After the student graphs are completed, direct discussion towards sustainable energy use. Have students discuss rates of resource use versus resource reserve; the effect of increasing population on unchanging reserves; and how energy policy reflects the amount of energy available. This activity provides an opportunity to look at what types of power are currently used, and the trends of their use.

Energy Information Administration updated 12/15/04

Energy Consumption Estimates by Source, 1960-2001, Connecticut

Units in trillion Btu

Energy Consumption Estimates by Source and End-Use Sector, 2007 (Trillion Btu)

Energy Information Administration

State Energy Data 2007: Consumption (Excerpt, New England States, Sources only)

Where shown, (s) = Value less than +0.05 and greater than -0.05.

Lesson two- The Carbon Footprint

Essential Questions

How do human populations use resources in the environment in order to maintain and improve their existence?

What natural resources have been and will continue to be used to maintain human populations?

What are the causes and effects of global climate change?

This lesson connects individual behavior to resource use and depletion. It could be an introduction to the unit, or used as a before and after tool to make predictions about how different behaviors and choices affect energy use.

Several websites have energy use and carbon use calculators and are listed in teacher and student resources. Have students calculate their energy use, and give them simple data sets converting this amount of energy to renewable energy. Students can easily relate their energy use to how many windmills or photovoltaic cells it would take to maintain their current lifestyle, and how much renewable energy it would take to live a carbon neutral existence. This activity will facilitate further research and discussion.

For example, students may complete an energy use calculator and determine their monthly use is 950 kWh. If a local wind turbine produces 1 megawatt of power, discussions may lead to the number of wind turbines needed to provide for the class. Keys to feasibility of sustainable energy, such as availability of power will be introduced, leading to research on the cost benefits in pursuing various renewable energies. When students conduct further research, keeping in mind their own energy use, it will help them keep figures and reasonable avenues of power generation in perspective.

Lesson three- Choose a Power: a look a current and future energy sources

Essential Questions

What are the commonly used forms of renewable energy?

What forms of renewable energy are used or could be used in your home state?

What are the pros and cons of various renewable energy forms?

What makes a website reliable?

As a mini-research project, renewable and sustainable energy offers many media for student research. Many reliable websites exist for students, often specific to state and region, that can be used to look at many forms of renewable and fossil fuel energy sources. In the student resource section is a short list of current websites that have ability level information on fossil fuel and renewable energy resources.

Students can work in groups to prepare small presentations about renewable energy sources and create graphic organizers to present to class. Group work and group presentations are an effective assessment tool to share learning and groups can be directed to investigate one specific energy source to focus on to present in a roundtable discussion. The benefit of this strategy is that different ability levels can be expected to complete the same assignment and assessed using a similar rubric. Since students can base the strength of their argument on their preferred energy source and make a case for why they chose it, it allows for variation of ability, interest, and varied sources of information. This is an effective strategy to teach about reliability of information of websites, as well as bias within information. Assessment of completed work can be assessed using a rubric that addresses reliability of information, thoroughness of research, presentation quality and teamwork.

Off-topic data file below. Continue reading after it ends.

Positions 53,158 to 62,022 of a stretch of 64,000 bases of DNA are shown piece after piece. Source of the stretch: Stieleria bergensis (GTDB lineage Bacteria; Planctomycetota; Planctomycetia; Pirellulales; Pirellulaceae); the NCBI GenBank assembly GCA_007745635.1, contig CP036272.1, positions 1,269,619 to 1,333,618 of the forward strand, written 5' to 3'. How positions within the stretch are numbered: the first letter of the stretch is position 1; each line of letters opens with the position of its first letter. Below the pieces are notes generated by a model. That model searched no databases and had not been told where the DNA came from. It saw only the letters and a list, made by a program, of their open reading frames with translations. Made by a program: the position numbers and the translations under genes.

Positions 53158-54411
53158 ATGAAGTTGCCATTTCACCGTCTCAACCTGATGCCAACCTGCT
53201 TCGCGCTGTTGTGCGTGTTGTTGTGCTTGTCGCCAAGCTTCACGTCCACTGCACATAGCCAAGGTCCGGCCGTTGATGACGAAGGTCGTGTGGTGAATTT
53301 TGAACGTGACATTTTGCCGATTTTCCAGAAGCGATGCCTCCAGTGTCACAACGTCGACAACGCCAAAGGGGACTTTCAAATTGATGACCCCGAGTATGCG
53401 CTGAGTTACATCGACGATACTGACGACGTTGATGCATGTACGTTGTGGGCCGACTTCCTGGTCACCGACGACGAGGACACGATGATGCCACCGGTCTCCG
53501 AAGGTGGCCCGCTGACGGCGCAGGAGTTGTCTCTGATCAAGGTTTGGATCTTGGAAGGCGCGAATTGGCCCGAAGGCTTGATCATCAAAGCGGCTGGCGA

to top


Teacher Resources


Green. Hoffman, J. & Hoffman, M. Palgrave Macmillan 2008. This book is a highly readable novelization of the global availability of, and conversion to, renewable energy. Loaded with stats, factoids, and anecdotes, it can be read in a weekend to prepare the teacher for this unit. Selections can be taken from it for readings for some high school students.

Holt Science Spectrum. Teacher's Edition. Dobson, K., et al. Holt, Rinehart & Winston. 2006. A broad text, common nationally that focuses on physical and earth sciences. It carries a strong environmental science unit with a large portion focused on energy use. Teacher's edition offers excellent activities and hands-on demonstrations.

Teaching Secondary School Science. Bybee, R., Powell, J. & Trowbridge, L. Prentice Hall. 2004. This resource offers teachers insight on inquire based questioning and teaching strategies to facilitate data analysis, as well as assessments, rubrics in particular.



Rubristar.org offers prepared and up to date rubrics for all disciplines and including a free rubric generator that allows the teachers to add their own suitable categories.

http://www.eia.doe.gov/state/index.cfm Accessed July 1, 2010. An index listing of recent energy use profiles of all states.